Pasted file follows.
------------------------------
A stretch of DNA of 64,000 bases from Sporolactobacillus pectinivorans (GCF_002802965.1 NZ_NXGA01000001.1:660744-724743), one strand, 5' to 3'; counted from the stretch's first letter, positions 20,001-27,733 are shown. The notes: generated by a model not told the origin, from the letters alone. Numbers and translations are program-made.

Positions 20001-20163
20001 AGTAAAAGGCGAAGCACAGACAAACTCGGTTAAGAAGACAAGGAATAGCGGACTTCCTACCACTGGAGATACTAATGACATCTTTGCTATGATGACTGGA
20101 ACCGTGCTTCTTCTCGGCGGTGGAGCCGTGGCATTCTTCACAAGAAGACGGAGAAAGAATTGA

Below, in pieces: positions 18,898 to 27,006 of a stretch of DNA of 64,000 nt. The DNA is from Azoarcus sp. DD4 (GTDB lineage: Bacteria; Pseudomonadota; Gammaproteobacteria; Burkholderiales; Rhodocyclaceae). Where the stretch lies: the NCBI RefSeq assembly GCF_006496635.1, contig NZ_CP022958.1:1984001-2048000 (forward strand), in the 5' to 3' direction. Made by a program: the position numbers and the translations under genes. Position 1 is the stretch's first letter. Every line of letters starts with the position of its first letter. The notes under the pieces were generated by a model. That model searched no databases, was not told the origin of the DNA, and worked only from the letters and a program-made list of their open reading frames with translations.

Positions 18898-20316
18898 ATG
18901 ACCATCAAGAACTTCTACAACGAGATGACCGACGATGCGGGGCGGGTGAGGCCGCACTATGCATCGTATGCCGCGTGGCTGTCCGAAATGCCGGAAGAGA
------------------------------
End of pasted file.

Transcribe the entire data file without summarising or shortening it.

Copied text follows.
A stretch of DNA of 64,000 bases from Sporolactobacillus pectinivorans (GCF_002802965.1 NZ_NXGA01000001.1:660744-724743), one strand, 5' to 3'; counted from the stretch's first letter, positions 20,001-27,733 are shown. The notes: generated by a model not told the origin, from the letters alone. Numbers and translations are program-made.

Positions 20001-20163
20001 AGTAAAAGGCGAAGCACAGACAAACTCGGTTAAGAAGACAAGGAATAGCGGACTTCCTACCACTGGAGATACTAATGACATCTTTGCTATGATGACTGGA
20101 ACCGTGCTTCTTCTCGGCGGTGGAGCCGTGGCATTCTTCACAAGAAGACGGAGAAAGAATTGA

Below, in pieces: positions 18,898 to 27,006 of a stretch of DNA of 64,000 nt. The DNA is from Azoarcus sp. DD4 (GTDB lineage: Bacteria; Pseudomonadota; Gammaproteobacteria; Burkholderiales; Rhodocyclaceae). Where the stretch lies: the NCBI RefSeq assembly GCF_006496635.1, contig NZ_CP022958.1:1984001-2048000 (forward strand), in the 5' to 3' direction. Made by a program: the position numbers and the translations under genes. Position 1 is the stretch's first letter. Every line of letters starts with the position of its first letter. The notes under the pieces were generated by a model. That model searched no databases, was not told the origin of the DNA, and worked only from the letters and a program-made list of their open reading frames with translations.

Positions 18898-20316
18898 ATG
18901 ACCATCAAGAACTTCTACAACGAGATGACCGACGATGCGGGGCGGGTGAGGCCGCACTATGCATCGTATGCCGCGTGGCTGTCCGAAATGCCGGAAGAGA